Rive Gauche is the second-largest perfumery chain in Russia, with 118 stores. But that ranking will not last forever if the irrepressible Corinne Jacques, the company’s vice president, has anything to say about it.
This story first appeared in the June 11, 2010 issue of WWD. Subscribe Today.
Founded in Saint Petersburg in 1995 by Pavel and Larissa Karaban, the chain expanded into Moscow after Jacques joined the company as part of a national ambition. The 43 shops in Saint Petersburg now represent 46 percent of Rive Gauche; Moscow’s 11 shops amount to 17 percent, and the 64 regional stores account for the rest. Sales volume averages 11,122 euros, or $13,235 at current exchange, a square meter, according to Jacques.
“My goal is to have one-third of the turnover done in Moscow, one-third in Saint Petersburg and one-third in the regions,” Jacques said on Wednesday, the third day of the summit. Because the chain is so strong in Saint Petersburg, “sometimes suppliers consider Rive Gauche a regional [firm], which we are not. We are a national one,” she asserted.
Jacques wants to expand the 17 percent of the business now done in Moscow to 25 percent by the end of summer and reach one-third by the end of the year. “I should make it,” she said.
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She came to Rive Gauche in 2008 as a bit of a renaissance woman. With a background in diplomacy — she was commercial attaché at the French Embassy in Moscow — Jacques became an export manager for Givenchy in 1989, then a distributor in 1995 and then a part of the LVMH Group.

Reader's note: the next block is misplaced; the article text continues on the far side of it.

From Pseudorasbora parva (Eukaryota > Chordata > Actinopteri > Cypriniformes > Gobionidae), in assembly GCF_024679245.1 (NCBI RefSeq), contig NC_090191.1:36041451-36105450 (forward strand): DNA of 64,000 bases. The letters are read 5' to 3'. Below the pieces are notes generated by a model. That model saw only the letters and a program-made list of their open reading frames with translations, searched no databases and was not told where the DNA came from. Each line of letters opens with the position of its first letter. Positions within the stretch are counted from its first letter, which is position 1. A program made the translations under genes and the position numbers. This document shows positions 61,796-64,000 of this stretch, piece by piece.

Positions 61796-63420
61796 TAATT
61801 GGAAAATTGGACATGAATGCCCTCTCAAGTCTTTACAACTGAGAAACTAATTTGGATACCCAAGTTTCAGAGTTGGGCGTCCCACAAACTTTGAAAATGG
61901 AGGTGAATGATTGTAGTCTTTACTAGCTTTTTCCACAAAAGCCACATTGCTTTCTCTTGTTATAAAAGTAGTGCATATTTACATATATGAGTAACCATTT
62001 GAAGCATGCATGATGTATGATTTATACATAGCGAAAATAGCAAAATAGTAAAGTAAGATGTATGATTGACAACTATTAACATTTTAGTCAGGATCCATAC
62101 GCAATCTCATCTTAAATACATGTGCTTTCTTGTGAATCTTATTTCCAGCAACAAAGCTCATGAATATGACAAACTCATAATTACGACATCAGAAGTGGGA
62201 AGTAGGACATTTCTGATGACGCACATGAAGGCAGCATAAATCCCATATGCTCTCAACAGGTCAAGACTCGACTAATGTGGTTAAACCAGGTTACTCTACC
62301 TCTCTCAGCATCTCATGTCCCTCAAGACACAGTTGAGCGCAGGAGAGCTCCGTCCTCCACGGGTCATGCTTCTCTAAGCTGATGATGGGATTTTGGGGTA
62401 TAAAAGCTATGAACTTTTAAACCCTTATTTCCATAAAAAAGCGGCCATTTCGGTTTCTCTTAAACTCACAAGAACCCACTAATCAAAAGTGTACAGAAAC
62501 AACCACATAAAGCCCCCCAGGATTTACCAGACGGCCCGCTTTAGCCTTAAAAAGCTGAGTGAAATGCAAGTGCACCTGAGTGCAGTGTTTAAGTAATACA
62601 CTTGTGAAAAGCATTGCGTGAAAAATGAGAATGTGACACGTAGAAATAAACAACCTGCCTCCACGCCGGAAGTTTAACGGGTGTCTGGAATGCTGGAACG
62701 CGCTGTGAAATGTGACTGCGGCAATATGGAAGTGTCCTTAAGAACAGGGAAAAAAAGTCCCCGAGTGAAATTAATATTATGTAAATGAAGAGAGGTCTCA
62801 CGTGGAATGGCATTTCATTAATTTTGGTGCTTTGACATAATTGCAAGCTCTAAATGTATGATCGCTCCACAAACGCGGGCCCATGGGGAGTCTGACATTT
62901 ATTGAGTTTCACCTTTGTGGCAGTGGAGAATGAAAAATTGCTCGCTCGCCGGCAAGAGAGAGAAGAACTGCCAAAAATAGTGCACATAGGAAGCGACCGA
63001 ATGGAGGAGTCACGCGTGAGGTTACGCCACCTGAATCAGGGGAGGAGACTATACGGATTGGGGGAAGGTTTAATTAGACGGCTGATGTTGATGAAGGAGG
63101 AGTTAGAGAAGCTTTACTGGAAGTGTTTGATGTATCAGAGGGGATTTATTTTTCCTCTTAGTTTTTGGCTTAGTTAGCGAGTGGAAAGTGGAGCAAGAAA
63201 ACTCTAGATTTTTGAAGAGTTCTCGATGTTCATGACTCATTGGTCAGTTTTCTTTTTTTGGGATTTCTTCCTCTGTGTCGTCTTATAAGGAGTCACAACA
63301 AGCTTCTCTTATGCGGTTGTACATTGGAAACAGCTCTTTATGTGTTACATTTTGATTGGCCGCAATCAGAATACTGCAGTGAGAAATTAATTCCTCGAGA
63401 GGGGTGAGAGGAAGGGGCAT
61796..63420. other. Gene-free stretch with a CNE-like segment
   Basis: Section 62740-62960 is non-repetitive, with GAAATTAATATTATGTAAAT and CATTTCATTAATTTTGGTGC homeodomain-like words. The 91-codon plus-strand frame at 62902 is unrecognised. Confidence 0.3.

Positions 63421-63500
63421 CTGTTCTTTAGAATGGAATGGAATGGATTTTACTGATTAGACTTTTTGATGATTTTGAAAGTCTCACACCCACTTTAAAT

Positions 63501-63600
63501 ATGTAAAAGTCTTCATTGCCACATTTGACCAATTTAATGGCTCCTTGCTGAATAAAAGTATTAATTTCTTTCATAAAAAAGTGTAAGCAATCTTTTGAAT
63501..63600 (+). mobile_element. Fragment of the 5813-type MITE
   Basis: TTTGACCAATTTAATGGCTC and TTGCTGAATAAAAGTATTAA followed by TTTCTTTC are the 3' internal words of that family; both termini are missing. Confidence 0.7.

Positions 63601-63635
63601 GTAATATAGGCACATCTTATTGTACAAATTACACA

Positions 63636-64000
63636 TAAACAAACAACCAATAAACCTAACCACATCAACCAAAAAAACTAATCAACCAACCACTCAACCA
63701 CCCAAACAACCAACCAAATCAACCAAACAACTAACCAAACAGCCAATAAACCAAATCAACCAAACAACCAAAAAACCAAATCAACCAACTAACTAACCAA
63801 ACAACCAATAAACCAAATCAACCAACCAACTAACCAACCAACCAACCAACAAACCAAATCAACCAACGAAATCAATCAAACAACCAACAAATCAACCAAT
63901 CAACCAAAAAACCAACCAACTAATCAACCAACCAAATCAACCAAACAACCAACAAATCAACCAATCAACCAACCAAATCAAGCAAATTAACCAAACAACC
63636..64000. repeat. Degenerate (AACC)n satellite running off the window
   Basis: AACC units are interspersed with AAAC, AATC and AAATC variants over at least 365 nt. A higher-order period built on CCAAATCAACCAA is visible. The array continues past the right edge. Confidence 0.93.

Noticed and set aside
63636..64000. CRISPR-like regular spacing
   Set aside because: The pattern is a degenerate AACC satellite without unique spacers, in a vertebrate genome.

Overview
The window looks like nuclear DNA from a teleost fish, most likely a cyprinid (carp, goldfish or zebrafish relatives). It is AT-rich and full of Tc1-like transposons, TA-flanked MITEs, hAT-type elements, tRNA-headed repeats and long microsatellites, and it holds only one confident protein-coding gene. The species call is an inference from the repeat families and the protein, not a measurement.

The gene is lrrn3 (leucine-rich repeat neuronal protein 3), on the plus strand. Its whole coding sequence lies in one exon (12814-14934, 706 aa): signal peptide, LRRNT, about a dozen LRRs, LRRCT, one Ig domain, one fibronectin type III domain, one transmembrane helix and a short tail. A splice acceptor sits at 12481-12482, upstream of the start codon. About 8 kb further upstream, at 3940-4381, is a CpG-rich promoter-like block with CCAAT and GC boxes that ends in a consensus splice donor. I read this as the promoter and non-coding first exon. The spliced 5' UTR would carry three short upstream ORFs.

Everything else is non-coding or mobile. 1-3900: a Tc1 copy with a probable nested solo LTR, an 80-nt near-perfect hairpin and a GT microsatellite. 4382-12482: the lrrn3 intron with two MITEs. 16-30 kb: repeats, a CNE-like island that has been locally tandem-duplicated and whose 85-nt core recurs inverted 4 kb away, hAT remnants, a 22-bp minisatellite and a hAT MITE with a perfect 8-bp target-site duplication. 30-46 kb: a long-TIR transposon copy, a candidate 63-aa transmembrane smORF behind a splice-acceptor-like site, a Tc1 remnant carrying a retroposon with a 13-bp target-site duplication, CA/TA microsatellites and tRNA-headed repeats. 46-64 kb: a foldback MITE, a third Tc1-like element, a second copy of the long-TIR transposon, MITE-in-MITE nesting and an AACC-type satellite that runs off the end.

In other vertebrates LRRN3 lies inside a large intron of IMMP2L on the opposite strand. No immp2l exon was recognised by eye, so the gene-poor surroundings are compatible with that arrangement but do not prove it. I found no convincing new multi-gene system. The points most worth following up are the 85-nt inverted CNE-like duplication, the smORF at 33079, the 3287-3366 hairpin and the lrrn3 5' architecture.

Although Rive Gauche claims the highest sales per square meter, the market leader in number of units is L’Etoile, with 621 stores open this year. But Jacques maintains that Rive Gauche, which she boasts opened the biggest perfume shop in Russia, is “eating” much of L’Etoile’s dominant market share as the rival chain suffers economic difficulties. Third place is occupied by Ile de Beauté, with 117 units.
Jacques sketched the evolution of the Russian market through the bearish Soviet times, when much business was done by barter, through the perestroika period from 1992 to the financial crisis of 1998 with the ruble devaluation to the formation of a structured market between 2000 and 2006. As more distributors entered the market, brands fought for space and more retail chains popped up, discounting became common and certain practices were established, such as the advent of fidelity cards and self-service retailing. The consumer continued to become more knowledgeable and more demanding.
Despite the Russian consumer’s addiction to cosmetics, the outbreak of discounting caused what Jacques described as a “disorientation” in the mind of the consumer as to what is the real value of the typical product.
“So Rive Gauche established a strategy of product of the month to really try to discount but to limit it,” Jacques said. Under the program, the chain and its suppliers pick one product each month and cut the price by as much as 50 percent. “We are sharing with the suppliers the loss of margin and this increases sales in volume,” she said.
Rive Gauche maintains a mix of 60 percent luxury products — 64 percent in Moscow — and 40 percent mass market brands. Of the total, fragrance and makeup each do 35 percent of the business and skin care 20 percent.
The chain’s top three luxury women’s fragrances are Chanel’s Coco Mademoiselle, Givenchy’s Ange ou Démon Le Secret and Chance Eau Tendre from Chanel. The best-selling men’s scents are Allure Homme Sport from Chanel, Dior Homme Sport from Dior and Pi Neo from Givenchy.